- Date published:
9:09 am, February 26th, 2013 - 8 comments
Categories: accountability, corruption, john key - Tags: convention centre, gambling, SkyCity, stench
The Auditor General’s report on Key’s dodgy dealings with Sky City provoked a real storm of commentary. I covered John Armstrong, but at the time I missed this strong piece by Vernon Small:
SkyCity stench demands restart
No corruption but a corrupted process.
And because in politics process can never really be separated from product, the Government ought to put its talks with SkyCity on hold pending a more open tendering process. That’s the only way to restore public confidence in the process and blow away the fetid smell that now hangs around the plans for a convention centre-for-pokies deal.
Deputy auditor-general Phillippa Smith has delivered a deeply-troubling report on negotiations between the government and SkyCity.
“Corrupted process”. “Stench”. You don’t usually see Small so worked up.
Slipping information about the Government’s plans to one bidder, giving it more time and indulging in talks about how proposals can be modified, while leaving other potential bidders in the dark, has no place in the public sector. …
And all that before the Government faces its biggest test of the whole deal – justifying changing the rules to create an uneven playing field for (and between) gambling interests, and exacerbating a social bad by boosting the number of pokie machines in Auckland.
It’s not just Armstrong and Small – the reaction to the AG’s report is lingering in the headlines much longer than Key would like. Here’s Bryce Edwards in his political round-up yesterday summarised:
Commentators are refusing to let the SkyCity scandal lie, with economist Rod Oram now labelling the Auditor-General’s report a ‘whitewash’ – see: No way to run a country. John Armstrong is also harshly critical of the Government’s response to the Auditor-General’s report – see: Nats battle hard to tame report. And Tim Watkin says that it all reflects a modern modus operandi in which only results matter, not process – see: Pokies & smokies: When the means and ends don’t meet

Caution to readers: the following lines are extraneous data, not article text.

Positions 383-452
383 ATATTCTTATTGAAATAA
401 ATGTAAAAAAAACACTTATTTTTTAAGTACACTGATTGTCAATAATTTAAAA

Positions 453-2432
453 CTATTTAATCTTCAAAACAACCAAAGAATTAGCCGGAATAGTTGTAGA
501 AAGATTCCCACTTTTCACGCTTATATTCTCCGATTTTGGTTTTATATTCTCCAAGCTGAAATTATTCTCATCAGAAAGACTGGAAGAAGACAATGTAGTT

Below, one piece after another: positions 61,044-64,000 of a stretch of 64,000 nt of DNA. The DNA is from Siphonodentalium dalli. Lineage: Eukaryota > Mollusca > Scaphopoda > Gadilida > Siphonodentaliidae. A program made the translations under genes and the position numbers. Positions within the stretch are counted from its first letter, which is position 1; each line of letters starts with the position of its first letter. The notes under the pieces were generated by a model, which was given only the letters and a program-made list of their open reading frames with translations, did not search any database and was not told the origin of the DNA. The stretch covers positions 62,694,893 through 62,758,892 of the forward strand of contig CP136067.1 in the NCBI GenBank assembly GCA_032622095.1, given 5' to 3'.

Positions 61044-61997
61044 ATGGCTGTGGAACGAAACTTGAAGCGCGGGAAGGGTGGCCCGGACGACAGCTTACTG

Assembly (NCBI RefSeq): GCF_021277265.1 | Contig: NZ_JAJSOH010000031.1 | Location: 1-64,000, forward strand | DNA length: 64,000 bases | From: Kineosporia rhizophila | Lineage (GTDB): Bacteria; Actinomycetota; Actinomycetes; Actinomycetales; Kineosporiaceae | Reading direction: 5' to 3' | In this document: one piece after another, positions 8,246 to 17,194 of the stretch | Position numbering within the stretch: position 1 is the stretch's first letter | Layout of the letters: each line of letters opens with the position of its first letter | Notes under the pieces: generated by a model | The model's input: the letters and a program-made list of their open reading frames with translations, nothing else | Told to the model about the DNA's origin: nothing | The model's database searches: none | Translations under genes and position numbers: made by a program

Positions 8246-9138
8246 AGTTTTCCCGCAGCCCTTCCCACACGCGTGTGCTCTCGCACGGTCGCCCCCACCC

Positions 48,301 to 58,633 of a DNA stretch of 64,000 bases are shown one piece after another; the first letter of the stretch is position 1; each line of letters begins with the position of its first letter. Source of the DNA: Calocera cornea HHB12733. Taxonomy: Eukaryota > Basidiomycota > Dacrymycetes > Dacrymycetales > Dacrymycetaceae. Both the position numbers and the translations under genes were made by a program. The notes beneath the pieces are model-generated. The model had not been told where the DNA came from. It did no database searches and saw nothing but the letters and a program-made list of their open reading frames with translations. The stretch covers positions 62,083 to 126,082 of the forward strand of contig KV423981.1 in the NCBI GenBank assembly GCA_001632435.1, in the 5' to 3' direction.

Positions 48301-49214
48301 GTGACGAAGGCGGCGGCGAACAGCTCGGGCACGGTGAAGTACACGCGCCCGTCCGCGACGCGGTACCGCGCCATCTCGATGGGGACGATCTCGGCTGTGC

Let’s take a look at the Rod Oram piece:
No way to run a country
Whitewash is the only word to describe the deputy auditor-general’s report on the Government’s relationship with SkyCity.
The report dumps all the blame on civil servants. But its description of events makes it very clear the prime minister, his office, his Tourism Ministry, and the Ministry of Economic Development spent a year trying to stitch up a convention centre deal with SkyCity before any other interested party got a glance in.
By doing so, John Key and his officials subverted the normal processes required for government procurement. These are designed to ensure solutions are canvassed widely and the best option chosen. As a result we’ll get the convention centre SkyCity wants to build on terms highly favourable to it, which may not be the convention centre New Zealand needs. Here’s how the prime minister and his colleagues abused the system, according to the chronology of actions described in the deputy auditor-general’s report. …
Read on for the chronology.
This very sweet deal sends a very clear message: If you want to build a convention centre, school, road, hospital, prison or any other form of infrastructure, don’t bother with the appropriate processes. Do an end-run around the competition – deal directly with the prime minister. This is no way to run any country.
I don’t think I have anything to add.
Its a mirror of the stitchup deal Key had to get the nomination for his electorate.
Do you expect him to behave any differently once he got the levers of power
People work hard to get rid of smoking, now Government picks the winner who will sell cigarettes cheap (SkyCity run all sort of promotions no doubt), sorry but on whose planet are these people living. Its obvious, scarcity pushes up demand, government should not then seize on the scarcity created by community groups, mayors, even pubs giving in to pressure, and handing that to a private business. Its unethical, its immoral, it says don’t do community work as government will just take
your hard unpaid achievements and sell you out (on a cabbage boat).
The idea that because the process was corrupted (true) that we should overlook the corrupt idea of pokies using to sweeten the deal is pure, well, corruption. Its almost as if Key planned to sow a
contentious process to misdirect from the unsaleable sweeten.
One of the (unwritten) messages we’ve been sent here is just how useless our media have become. They’re really the only group who can expose corruption in NZ and this shows how they let it all fly under the radar without even a whimper. Audit office certainly had more authority than journalists, and had access to more information, but the media still should have been asking hard questions and putting the deal under the microscope long before the audit office got involved. We’ve got the Greens to thank for exposing this, media have only leapt on the bandwagon.
It is the way of Key.
Every man for himself.
Did you ask Sir Peter Jackson permission to use his property? 😉
And those who say that its one person one vote are wilfully ignorant of the power of lobbying and cocktail parties.
Some don’t even need to do that tracey, Fed farmers, Private schools, Foreign investors in public money spinners etc you just have to be in the club.
It’s what you’ll never see an inquiry on that’s is the really damaging material, SCF bailout, GCSB, Warners subsidy, UFB etc etc etc
You can divide them into 2 categories, giving away public money and givng up or away soverign rights, some cover both.